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Stresses and Instability in Coastal Systems: Sustaining Prosperity, Increasing Diversity and Achieving Resilience
Dayer, Ashley A.
Karpanty, Sarah M.
Irish, Jennifer L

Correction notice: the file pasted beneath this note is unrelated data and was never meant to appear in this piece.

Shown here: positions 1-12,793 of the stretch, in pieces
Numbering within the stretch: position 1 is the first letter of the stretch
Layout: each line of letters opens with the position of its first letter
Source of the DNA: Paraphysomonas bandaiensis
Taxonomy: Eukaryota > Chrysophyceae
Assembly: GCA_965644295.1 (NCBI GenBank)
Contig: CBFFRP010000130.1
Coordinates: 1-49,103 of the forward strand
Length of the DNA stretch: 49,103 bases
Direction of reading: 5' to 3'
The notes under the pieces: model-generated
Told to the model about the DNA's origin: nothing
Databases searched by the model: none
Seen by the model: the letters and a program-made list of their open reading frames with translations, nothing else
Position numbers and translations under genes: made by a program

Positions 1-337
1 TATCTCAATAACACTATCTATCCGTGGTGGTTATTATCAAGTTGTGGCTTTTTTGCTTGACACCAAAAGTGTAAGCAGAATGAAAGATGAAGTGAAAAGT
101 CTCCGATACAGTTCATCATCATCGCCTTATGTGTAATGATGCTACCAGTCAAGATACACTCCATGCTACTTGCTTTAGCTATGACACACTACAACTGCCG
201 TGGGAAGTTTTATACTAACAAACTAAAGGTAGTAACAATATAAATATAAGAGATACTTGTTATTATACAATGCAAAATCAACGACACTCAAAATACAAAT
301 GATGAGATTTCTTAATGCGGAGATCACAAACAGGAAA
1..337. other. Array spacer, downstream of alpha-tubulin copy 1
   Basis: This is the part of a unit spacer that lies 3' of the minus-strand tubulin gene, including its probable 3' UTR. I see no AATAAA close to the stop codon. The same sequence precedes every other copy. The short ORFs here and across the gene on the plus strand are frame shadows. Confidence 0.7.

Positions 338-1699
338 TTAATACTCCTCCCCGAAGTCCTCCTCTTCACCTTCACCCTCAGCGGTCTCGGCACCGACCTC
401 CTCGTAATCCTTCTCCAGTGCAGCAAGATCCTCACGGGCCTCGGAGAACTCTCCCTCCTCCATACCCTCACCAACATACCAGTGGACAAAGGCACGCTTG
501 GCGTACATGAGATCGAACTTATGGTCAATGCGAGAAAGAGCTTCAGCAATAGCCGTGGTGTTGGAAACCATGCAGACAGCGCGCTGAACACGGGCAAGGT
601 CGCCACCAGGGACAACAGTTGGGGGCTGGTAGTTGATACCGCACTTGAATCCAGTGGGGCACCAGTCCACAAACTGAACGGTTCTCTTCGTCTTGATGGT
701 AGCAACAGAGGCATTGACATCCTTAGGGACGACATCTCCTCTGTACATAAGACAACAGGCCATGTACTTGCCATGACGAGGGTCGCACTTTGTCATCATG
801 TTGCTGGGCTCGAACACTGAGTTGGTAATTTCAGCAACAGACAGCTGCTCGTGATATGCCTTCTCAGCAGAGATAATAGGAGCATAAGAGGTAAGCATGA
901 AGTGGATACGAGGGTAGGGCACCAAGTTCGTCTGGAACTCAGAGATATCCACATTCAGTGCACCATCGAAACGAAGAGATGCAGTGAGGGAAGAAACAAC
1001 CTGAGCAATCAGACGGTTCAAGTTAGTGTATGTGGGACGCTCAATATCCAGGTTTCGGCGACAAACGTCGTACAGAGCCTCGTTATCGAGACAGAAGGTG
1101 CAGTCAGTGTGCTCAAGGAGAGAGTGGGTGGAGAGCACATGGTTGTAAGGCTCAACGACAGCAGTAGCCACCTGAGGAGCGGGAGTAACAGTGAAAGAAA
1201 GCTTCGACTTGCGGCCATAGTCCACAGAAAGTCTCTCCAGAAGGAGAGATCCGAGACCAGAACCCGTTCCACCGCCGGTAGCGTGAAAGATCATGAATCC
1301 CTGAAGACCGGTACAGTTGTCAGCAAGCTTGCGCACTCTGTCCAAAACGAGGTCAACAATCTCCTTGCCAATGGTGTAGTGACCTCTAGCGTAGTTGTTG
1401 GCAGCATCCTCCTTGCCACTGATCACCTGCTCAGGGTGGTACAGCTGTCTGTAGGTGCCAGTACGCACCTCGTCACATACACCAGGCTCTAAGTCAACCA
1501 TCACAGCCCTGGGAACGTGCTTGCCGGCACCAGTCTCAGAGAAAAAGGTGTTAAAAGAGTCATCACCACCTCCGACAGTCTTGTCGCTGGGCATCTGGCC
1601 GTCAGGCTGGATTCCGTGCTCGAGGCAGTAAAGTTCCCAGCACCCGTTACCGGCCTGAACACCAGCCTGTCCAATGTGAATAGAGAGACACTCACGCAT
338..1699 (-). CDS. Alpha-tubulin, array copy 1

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More than half of the world’s human population lives within 40 miles of the sea. Coastal cities are the backbone of global finance, trade, manufacturing, and transportation. Millions of people worldwide travel to beaches for recreation. Coastal fisheries and aquaculture are key sources of food, and the chief source of protein in most developing countries. The coast is home to a diverse range of plants and animals, some commercially valuable, some threatened or endangered, and all part of unique ecosystems. Coastal livelihoods, tourism, fish and wildlife species, and ecosystem services are threatened by climate change and its associated impact on coastal hazards. Flooding and coastal disasters from New York to Kolkata have killed thousands of people and cost trillions of dollars. By 2100 more than 100 million people could be displaced by sea-level change, 13 million in the U.S. alone. The stability of the global economy is threatened by sea-level change...